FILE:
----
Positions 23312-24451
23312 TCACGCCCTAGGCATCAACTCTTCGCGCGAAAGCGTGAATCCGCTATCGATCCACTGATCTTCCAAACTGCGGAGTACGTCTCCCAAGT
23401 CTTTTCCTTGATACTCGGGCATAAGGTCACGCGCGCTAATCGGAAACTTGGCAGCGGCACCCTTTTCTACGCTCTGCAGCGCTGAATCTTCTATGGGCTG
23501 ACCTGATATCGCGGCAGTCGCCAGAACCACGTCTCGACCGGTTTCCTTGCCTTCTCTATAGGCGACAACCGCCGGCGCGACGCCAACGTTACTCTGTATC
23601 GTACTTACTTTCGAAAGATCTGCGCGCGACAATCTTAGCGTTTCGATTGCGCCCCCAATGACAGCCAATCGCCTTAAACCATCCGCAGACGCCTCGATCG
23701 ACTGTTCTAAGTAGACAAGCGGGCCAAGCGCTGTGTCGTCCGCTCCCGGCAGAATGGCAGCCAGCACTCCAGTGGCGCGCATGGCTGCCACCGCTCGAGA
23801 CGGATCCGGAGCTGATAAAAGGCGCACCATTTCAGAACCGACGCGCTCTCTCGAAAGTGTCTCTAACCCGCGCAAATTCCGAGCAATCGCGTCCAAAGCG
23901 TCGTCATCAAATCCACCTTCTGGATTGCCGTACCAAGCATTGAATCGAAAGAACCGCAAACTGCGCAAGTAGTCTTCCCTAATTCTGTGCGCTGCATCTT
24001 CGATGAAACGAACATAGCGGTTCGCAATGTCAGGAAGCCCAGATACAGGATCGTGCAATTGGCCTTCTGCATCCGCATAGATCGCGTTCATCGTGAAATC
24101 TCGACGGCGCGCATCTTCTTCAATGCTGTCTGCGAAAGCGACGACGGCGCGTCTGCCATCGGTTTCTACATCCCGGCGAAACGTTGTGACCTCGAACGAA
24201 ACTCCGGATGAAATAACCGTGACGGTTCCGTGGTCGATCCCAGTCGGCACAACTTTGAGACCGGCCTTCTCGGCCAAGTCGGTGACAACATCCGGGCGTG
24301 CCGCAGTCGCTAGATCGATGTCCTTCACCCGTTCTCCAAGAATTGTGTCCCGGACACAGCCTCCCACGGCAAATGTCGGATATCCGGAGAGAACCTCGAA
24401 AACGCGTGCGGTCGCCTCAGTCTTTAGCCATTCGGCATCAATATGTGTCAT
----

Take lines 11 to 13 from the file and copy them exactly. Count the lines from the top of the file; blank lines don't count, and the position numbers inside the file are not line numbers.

24201 ACTCCGGATGAAATAACCGTGACGGTTCCGTGGTCGATCCCAGTCGGCACAACTTTGAGACCGGCCTTCTCGGCCAAGTCGGTGACAACATCCGGGCGTG
24301 CCGCAGTCGCTAGATCGATGTCCTTCACCCGTTCTCCAAGAATTGTGTCCCGGACACAGCCTCCCACGGCAAATGTCGGATATCCGGAGAGAACCTCGAA
24401 AACGCGTGCGGTCGCCTCAGTCTTTAGCCATTCGGCATCAATATGTGTCAT